So there you have it! Print it out and take it to heart, trotting it out at your benzadrine-fired Oscar Night parties! We have spoken. So be it.

31 comments:

Kevin Caron said...

Oh, the Pats certainly 'deserved' to lose the Super Bowl, make no mistake.
Cheating (against the Jets, of all people), padding their roster with a Randy Moss being paid far less than he should command, not to mention the fawning press...

Karma's a bitch.

Kevin Caron said...

Also - you should come up with a more disgusting phrase than 'roasting tobacco addict' - whenever I read the 'roasting' part, I get visions of pot roast, or honey roasted peanuts. Mmmmm. Pot roast.

JEaton said...

I too think "roasting tobacco addict" sounds yummy, but before it looks like I'm jumping on Kevin's bandwagon let it be known that I loved 'Troy.' I saw it three times and then was inspired to re-read the Iliad.

Kevin Caron said...

Well, Troy did feature a buff, greased up, half naked Brad Pitt - perhaps I should give it a second chance.

Nah. I'm sure I'll have plenty of viewings of it in between salsa lessons and yoga classes when I die and go to Hell (a place where there is no such thing as a non-smoking section).

brian said...

Wow Steve, you should have stuck with your original "infallible" predictions. The only one you got right was the obvious choice (Daniel Day Lewis) and yet you even predicted his oscar speech completely wrong (exceedingly gracious and humble). I guess you picked the directors right as well, but it didn't seem like you made a choice there at all.

Oh, and I just saw 'Gone Baby Gone'. It wasn't THAT good.

Beepy said...

I've just deleted the word "infallible" from my dictionary. Obviously they got the definition wrong.

Beepy said...

By the way, I have to agree with Kevin and Jeff about the word "roasting." After having spent a week in Maine, roasting sounds pretty good to me too.

steve said...

Very well, vox frickin populi: if I'm to change FOREVER my pet phrase 'roasting tobacco addict,' what should the new adjective be? For the longest time, it was 'miserable tobacco addict' ... should I go back to that?

steve said...

oh, and Kevin: don't you DARE badmouth Tom Brady! He's TOO PRETTY for that! AND he carries a man-purse! from ITALY!

steve said...

Next year, my Oscar predictions will RAWK.

JEaton said...

Withered tobacco addict;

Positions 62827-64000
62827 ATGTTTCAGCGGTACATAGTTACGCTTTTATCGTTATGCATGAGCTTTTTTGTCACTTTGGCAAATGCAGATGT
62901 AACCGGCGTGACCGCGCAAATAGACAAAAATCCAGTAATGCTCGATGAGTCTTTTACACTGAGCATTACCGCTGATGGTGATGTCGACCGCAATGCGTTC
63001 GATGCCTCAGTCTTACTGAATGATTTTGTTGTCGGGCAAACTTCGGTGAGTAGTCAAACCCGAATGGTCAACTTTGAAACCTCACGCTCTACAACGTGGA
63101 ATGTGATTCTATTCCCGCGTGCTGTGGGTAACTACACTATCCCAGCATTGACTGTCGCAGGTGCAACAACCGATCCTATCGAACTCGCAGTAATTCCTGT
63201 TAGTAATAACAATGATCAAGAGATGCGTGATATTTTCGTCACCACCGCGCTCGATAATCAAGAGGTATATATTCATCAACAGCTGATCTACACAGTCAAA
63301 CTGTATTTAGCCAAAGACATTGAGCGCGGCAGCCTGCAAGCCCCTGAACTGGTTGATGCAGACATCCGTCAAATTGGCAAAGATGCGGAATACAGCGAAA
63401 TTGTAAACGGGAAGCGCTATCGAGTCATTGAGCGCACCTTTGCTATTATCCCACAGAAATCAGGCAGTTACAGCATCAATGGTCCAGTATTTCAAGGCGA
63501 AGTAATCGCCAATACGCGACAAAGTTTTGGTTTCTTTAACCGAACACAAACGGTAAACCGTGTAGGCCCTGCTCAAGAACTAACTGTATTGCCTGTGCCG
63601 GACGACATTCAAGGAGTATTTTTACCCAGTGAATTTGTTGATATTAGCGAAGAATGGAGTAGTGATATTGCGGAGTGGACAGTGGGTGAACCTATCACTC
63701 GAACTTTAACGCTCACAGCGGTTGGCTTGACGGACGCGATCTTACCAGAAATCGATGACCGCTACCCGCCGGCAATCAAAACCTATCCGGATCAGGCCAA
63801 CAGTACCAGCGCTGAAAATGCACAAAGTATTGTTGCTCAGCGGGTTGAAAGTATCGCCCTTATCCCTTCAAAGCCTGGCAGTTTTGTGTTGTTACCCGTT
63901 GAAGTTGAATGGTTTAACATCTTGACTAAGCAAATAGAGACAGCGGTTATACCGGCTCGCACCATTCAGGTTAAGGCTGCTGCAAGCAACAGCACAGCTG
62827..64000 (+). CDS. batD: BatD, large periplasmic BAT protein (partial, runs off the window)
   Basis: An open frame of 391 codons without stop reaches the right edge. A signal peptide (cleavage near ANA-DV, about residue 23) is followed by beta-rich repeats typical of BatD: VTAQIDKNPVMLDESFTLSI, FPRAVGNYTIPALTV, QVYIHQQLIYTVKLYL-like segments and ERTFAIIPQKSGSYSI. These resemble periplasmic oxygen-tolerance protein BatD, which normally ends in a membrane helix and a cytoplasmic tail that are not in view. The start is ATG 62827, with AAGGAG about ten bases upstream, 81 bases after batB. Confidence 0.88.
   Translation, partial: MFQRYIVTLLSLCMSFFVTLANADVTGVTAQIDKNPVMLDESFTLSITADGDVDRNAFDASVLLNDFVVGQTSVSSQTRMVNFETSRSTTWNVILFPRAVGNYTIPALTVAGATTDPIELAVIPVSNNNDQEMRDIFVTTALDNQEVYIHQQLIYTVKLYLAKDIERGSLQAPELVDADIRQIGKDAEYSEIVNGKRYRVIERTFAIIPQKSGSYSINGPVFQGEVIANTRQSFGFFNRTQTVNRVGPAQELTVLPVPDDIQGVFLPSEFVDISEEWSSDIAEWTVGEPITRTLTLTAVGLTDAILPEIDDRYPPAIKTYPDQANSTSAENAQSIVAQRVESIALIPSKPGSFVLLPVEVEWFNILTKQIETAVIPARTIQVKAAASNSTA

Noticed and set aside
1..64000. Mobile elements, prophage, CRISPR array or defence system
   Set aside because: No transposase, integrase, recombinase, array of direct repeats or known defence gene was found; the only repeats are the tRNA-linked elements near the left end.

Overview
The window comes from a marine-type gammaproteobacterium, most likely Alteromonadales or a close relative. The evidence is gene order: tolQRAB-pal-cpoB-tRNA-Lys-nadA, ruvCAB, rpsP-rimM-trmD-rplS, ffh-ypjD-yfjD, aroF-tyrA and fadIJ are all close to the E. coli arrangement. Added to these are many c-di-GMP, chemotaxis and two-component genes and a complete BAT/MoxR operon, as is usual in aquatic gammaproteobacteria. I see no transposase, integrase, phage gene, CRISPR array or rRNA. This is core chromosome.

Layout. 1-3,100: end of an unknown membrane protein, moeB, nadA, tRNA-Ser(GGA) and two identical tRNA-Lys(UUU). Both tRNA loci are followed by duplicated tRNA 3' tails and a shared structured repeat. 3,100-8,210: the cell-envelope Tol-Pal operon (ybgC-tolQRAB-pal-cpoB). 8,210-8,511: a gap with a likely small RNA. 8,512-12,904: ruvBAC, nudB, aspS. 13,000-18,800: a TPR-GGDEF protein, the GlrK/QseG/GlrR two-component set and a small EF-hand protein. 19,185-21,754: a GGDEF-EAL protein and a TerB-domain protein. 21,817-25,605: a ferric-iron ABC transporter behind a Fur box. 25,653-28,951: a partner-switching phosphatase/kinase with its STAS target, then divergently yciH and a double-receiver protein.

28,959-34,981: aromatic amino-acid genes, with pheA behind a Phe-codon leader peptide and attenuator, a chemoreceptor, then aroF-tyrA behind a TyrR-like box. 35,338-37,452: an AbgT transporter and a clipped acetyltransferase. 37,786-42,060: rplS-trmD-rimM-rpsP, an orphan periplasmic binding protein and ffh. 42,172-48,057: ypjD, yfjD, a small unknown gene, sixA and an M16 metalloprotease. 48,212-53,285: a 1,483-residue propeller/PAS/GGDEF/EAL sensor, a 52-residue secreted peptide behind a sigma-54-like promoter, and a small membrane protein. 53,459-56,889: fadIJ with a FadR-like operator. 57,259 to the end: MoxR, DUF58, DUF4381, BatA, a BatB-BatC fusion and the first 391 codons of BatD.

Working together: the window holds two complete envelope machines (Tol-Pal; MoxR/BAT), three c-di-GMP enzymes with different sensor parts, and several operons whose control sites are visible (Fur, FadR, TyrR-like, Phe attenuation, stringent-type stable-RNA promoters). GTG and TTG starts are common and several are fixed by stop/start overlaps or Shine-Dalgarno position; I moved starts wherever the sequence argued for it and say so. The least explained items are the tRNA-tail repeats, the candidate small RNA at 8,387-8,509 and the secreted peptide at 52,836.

desiccated tobacco addict;
malodorous tobacco addict;
toxic tobacco addict?

Toxic tobacco addict has some nice aliteration.

Locke Peterseim said...

I told Steve last week that I had NO emotional or rooting interest in who won this year because there were so many great films (nominated and not) that I just LOVED (for the record, my biggest overlooked gem was Jesse James -- just cannot get enough of that film, the soundtrack, Affleck's performance... might be my fave film of the year). I also very much liked both No Country and Blood - and yes, I liked Gone Baby, but clearly not as much as our Southie-Addled host.

but i did forget one thing -- i was so, so, so rooting deep down in my withered heart for Falling Slowly and Once, and in that respect, the evening was a complete success, right down to Jon Stewart pulling what might be the sweetest move of the year in inviting Marteka back out to give her acceptance speech (which was, yeah, a kinda silly gooey cliche speech, but still... she's frickin adorable and that song makes me bawl.)

So 'yay!' to Once and Falling Slowly!

Locke Peterseim said...

Other than Falling Slowly for Song, I just didn't CARE who won the other awards (although I agree with Steve -- as AMAZING as i think Casey Affleck was in Jesse James, my heart couldn't help but root for Hal Holbrook)

It was hard not to be a little charmed by Day-Lewis last night, during and after the show -- I doubt he's that gracious and humble in real life, but he was doing a very nice job last night of putting aside the 'brooding weird method actor' rep. at least publically.

But overall, as much as I liked No Country and Blood, it didn't make any difference to me which one one what -- although I think PT Anderson is the real deal as a director -- one for the ages -- in 30 years they'll be falling all over themselves to present amazing career restrospective montages to Anderson and handing him all sorts of lifetime awards... i would have preferred to see him win over the Coens, who in person and in their body of work - which i enjoy as much as the next guy - come off as pretty cold, calculating pricks... but the Coen's and No Country's wins were fine with me.

About the only thing that REALLY would have pissed me off last niht would have been if Atonement had won Best Picture -- surely we survived the English Patient trend -- no need to go back to that sort of big, empty, pretty, costumey, tragic romance crap again. Atonement was the ONLY "big" (as in prestigious, arty, praised... not box office) film this season that I was bored during, that i WANTED to end asap, that i felt completely unattached to, unconnected to the characters or their troubles. utterly flat for me.